The accounting function I do in Quicken and have for a number of years. I
have it set up so that I can get a combined report or a single property
report. No partners or LLCs so all the rental income goes into the same bank
The escrow account is for the deposits and expenses are charged to the
property to which they belong.
Willing to share the details of how I set that up with you.
| I'm looking for suggestions for landlord software. Or do you just
| records in a simple spreadsheet? We'll have probably 15 to 20 single
| houses by the end.
by the end of what?
just what we need, another slum lord who doesn't pay his taxes or repair
stick to owning a few rentals so you can maintain them for your paying
are all your properties near the train tracks?
Instead of chasing trains you should be lying on the tracks like you lie
the sagacious dolt
Don't take it personally, Steve; it's that there are so many people out
there looking to make a quick buck by purchasing real estate, making
the bare minimum of repairs, and rent 'em out for top dollar. And some
of 'em come in here looking for free advice on complicated issues
rather than spending a few coins to hire a professional to take care of
the problem properly.
I get some of the same looks simply for owning an investment home which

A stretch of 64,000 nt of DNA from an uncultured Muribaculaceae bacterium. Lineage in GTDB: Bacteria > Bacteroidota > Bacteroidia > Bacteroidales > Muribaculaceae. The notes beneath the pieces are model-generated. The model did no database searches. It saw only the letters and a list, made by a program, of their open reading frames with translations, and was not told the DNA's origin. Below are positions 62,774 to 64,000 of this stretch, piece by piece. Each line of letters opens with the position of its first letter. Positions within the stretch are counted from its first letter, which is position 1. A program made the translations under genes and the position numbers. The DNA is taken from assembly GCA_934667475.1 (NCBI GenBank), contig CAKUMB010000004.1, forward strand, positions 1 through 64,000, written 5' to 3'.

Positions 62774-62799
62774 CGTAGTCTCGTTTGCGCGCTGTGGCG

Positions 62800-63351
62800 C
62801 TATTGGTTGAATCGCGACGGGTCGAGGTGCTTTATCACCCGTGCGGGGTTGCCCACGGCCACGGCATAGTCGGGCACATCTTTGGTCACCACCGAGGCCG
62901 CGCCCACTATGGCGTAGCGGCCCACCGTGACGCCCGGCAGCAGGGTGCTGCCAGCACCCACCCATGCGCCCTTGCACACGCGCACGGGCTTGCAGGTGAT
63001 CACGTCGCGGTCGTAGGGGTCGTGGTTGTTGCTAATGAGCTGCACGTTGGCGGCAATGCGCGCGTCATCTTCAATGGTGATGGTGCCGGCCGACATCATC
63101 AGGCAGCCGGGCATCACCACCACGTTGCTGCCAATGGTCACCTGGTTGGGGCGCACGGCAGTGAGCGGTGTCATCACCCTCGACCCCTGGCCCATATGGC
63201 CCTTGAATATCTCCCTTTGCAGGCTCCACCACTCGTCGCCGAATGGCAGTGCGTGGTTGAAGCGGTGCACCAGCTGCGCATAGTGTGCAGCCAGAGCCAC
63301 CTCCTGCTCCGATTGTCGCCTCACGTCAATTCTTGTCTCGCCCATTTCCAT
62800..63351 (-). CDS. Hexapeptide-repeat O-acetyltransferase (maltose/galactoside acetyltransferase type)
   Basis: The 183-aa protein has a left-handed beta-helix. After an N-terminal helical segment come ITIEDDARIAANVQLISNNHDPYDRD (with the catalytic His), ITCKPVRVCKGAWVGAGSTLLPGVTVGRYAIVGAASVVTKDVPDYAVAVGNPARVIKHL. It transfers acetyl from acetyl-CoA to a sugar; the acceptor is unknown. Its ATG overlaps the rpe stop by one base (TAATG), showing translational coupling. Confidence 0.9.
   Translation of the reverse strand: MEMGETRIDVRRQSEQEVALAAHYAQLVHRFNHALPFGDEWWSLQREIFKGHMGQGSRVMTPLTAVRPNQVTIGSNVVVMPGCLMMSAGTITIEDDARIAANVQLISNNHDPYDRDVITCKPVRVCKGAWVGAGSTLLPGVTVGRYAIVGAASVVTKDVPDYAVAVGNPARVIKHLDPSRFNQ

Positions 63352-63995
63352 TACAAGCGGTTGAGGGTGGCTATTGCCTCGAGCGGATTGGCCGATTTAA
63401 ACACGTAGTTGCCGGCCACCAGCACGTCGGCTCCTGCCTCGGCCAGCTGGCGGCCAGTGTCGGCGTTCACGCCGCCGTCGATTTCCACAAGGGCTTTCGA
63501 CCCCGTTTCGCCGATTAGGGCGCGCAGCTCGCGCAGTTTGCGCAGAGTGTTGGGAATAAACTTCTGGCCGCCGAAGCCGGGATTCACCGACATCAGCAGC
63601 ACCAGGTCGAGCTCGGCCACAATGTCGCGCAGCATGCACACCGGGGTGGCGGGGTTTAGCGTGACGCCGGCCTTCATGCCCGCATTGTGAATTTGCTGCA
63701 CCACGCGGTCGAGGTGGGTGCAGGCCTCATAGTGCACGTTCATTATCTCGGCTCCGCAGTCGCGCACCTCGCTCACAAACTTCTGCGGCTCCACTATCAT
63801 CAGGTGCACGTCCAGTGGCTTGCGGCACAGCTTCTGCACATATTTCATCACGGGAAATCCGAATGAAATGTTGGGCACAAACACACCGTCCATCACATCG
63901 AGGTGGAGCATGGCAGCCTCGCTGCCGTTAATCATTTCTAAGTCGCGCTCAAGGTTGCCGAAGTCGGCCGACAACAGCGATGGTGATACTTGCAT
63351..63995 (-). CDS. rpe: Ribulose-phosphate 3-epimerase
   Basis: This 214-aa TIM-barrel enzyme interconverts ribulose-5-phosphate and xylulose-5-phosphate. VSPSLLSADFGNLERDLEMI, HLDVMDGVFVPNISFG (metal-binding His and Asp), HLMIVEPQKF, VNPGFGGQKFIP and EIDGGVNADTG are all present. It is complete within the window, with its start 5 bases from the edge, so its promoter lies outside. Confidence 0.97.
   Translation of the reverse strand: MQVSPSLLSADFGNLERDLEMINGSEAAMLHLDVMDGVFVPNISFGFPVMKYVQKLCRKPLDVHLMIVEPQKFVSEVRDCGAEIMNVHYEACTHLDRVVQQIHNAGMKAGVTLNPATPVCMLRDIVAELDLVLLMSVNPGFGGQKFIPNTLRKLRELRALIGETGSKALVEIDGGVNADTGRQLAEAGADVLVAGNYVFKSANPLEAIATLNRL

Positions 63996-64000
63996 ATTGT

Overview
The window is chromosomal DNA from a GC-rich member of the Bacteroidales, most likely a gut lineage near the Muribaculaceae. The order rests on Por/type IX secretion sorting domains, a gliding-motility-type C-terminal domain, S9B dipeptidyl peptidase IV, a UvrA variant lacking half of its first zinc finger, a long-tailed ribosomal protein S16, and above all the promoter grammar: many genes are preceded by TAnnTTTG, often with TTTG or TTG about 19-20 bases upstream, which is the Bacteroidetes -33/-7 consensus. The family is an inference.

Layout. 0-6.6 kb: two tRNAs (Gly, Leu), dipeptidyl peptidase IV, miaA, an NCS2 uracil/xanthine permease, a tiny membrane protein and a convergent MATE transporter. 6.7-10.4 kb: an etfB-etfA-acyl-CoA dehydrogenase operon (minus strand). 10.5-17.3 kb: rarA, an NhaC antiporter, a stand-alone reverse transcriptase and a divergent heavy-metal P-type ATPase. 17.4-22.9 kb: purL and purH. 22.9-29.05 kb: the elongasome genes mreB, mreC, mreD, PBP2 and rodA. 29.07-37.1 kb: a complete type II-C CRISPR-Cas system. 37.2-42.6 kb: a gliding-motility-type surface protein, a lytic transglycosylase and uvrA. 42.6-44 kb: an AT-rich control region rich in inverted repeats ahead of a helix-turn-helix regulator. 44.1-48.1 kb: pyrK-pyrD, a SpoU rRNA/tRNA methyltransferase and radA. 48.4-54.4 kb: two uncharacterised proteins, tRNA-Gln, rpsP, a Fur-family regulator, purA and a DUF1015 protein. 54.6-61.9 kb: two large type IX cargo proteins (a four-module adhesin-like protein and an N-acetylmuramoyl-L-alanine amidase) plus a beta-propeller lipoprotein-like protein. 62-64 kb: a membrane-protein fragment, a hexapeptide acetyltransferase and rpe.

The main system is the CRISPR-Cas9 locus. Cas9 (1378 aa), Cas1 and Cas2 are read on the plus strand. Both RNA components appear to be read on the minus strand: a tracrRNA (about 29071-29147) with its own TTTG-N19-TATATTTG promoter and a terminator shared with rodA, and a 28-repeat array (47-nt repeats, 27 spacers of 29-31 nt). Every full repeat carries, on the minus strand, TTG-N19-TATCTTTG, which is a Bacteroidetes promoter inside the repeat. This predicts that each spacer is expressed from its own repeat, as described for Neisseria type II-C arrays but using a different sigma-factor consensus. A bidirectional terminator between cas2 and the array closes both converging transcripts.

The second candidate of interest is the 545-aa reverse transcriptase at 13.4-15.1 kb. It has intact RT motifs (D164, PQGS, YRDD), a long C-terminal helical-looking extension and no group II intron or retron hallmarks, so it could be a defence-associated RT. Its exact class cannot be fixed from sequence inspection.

my wife and I have fixed up and rent out. Of course, the critics would
be/are silent as soon as they see the before and after photos of what
we did to the house. (http://www.chillweb.net/KathyAndKyle/KirkwallCt /)
Heck, we would have moved into the house and rented out our current
home (to get off a noisy main street) were it not for the fact the
investment home doesn't have a fireplace, that's the kind of work we do.
Thanks for the reasonable reply. My wife and I live near a town chock full
of 80-100 year old house in need of much TLC. Our plan is to add one rental
to our collection per year, and try to flip 2 or 3 per year for cash flow.
We have no intention of being "slum lords" and have every intention of
improving these homes and the area they sit in. In fact, I've already
purchased electrical components to upgrade one we haven't closed on yet.
<G>. I'll check out your website, it looks like we have similar interests
"Kyle" < firstname.lastname@example.org> wrote in message
| > Don't take it personally, Steve; it's that there are so many people
| > there looking to make a quick buck by purchasing real estate, making